Review Summary: From the darkest depths of Bandcamp comes what is currently the most crushingly organic record of 2011.1 of 1 thought this review was well written
"Bandcamping" is quite an interesting hobby. This pastime, involving the scouring of various Bandcamp pages for free music by underground artists, can be as frustrating as it sometimes is rewarding. The vast majority of the random downloads yielded by these epic searches result in passable to below average music, while a small portion of this free music can be surprisingly competent. Of these above-average artists, fewer still are truly great musicians, while an infinitesimally small cadre of select bandcamp artists put up material that truly has the potential to blow the listener away. Hungry For Hands
' debut release, I Was Hungry For Hands
, is one of these few borderline masterpieces. At first glance, it does not look like anything more than your average instrumental post-rock/metal album. For Christ's sake, it has a goddamn tree-man gracing its cover: how can this ever turn out well?
The funny thing is that even the music itself should not be exceptional. It's pretty standard stuff on paper: heavy and epic post-rock in the vein of If These Trees Could Talk
, excessive song durations, big buildups... Combined with the band's image, this all goes against the purely astounding excellence of I Was Hungry For Hands
. Hardly anything presented here is original in any way, shape, or form, so how in God's name can this be one of 2011's best post-metal records to date? While Hungry For Hands
' musical ideas are mostly borrowed from a variety of better-known acts, the degree of excellence with which they pull off this 33-minute album is something that totally defies their age as a band. With no vocals to detract from the incredibly organic soundscapes crafted by the group, the listener is free to revel in the beautiful riffs accentuated by the most tasteful use of saxophone in any metal-ish band ever
. Hungry For Hands
' integration of soaring saxophone leads into the monolithic sludge riffs of all four tracks is ultimately one of the factors that makes the album such a triumph, setting it apart from other acts more than anything else here.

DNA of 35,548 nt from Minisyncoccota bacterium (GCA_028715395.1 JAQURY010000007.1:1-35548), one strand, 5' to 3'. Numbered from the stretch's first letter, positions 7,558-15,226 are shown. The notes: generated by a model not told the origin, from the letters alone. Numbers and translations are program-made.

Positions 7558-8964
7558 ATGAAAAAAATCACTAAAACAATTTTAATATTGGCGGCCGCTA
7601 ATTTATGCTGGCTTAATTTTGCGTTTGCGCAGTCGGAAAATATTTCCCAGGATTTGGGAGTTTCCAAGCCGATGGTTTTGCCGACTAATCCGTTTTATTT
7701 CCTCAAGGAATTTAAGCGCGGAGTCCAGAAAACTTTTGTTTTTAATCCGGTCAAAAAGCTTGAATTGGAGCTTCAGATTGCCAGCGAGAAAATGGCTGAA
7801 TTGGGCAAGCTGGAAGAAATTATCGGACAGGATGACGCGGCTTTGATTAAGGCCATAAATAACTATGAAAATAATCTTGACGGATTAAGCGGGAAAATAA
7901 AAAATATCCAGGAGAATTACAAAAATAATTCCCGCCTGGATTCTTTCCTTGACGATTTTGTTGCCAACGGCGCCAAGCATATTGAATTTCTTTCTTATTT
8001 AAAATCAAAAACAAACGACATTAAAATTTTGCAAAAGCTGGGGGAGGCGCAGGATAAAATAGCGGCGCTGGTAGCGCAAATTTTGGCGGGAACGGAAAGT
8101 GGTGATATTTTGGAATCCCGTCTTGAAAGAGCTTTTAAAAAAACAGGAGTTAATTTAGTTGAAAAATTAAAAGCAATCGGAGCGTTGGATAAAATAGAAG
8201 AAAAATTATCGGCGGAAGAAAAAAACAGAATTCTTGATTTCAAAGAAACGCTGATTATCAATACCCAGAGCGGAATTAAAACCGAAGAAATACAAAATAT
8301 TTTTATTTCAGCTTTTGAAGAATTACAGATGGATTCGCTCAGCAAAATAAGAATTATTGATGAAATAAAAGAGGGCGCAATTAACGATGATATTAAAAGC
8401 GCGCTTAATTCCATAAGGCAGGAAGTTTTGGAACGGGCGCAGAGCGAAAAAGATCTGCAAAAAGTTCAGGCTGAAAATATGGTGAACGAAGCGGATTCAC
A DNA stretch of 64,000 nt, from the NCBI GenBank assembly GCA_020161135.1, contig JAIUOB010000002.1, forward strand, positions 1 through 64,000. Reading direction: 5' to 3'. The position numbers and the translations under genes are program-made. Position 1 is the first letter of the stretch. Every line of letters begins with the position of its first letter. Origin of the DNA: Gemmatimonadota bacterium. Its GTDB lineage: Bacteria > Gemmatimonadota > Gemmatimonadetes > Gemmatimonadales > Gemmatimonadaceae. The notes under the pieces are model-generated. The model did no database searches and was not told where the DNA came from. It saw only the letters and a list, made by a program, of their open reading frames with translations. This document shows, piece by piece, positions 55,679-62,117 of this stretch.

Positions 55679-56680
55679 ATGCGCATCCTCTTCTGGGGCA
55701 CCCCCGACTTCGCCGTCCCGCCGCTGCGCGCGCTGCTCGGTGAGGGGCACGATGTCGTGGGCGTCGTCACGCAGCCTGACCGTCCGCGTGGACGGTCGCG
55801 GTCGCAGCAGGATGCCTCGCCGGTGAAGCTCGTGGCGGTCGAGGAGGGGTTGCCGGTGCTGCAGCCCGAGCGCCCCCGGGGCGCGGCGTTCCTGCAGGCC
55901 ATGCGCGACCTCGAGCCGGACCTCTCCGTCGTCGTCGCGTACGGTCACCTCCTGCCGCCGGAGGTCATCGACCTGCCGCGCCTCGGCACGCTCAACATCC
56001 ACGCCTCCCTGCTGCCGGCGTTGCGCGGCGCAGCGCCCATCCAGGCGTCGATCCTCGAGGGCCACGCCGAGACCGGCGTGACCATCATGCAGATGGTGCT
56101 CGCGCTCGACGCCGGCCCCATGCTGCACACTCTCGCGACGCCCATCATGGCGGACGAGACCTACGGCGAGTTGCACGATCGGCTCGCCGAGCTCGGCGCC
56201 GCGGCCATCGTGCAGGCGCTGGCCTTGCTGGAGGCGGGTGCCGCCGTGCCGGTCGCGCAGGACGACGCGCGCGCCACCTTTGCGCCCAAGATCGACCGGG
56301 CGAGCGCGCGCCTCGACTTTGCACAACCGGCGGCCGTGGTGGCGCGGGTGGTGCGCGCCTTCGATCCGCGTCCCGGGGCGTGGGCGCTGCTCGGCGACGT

The strength of I Was Hungry For Hands
lies in its utter perfection of the typical post-rock/metal formula. A song like album highlight Sarah
, with its buildup-oriented structure, would be stagnant fare in the hands of less capable musicians, but Hungry For Hands
have turned the 13-minute epic into one of 2011's most crushingly beautiful songs. Sarah
has it all: shimmering post-rock leads and heartrendingly beautiful saxophone lines laid atop devastating riffs, ambiance-fueled soft sections that serve as respites from the song's heavier moments, and a monstrous, tension-inducing buildup that leads to one of the most immense climaxes in post-metal since Isis
. The song is a monstrosity of songwriting prowess, providing the final push necessary for I Was Hungry For Hands
to transcend from being simply an above-average atmospheric metal album to being a truly exceptional piece of music. The saxophone-infused brilliance of this album completely legitimizes "Bandcamping," proving that no matter how many mediocre bands one might discover and waste his or her precious megabytes on, there is always a very real chance of finding something truly beautiful in the process. Hungry For Hands
have not yet hinted at any follow-up to their debut, but until that happens, we can be satisfied with one of 2011's most overlooked masterpieces.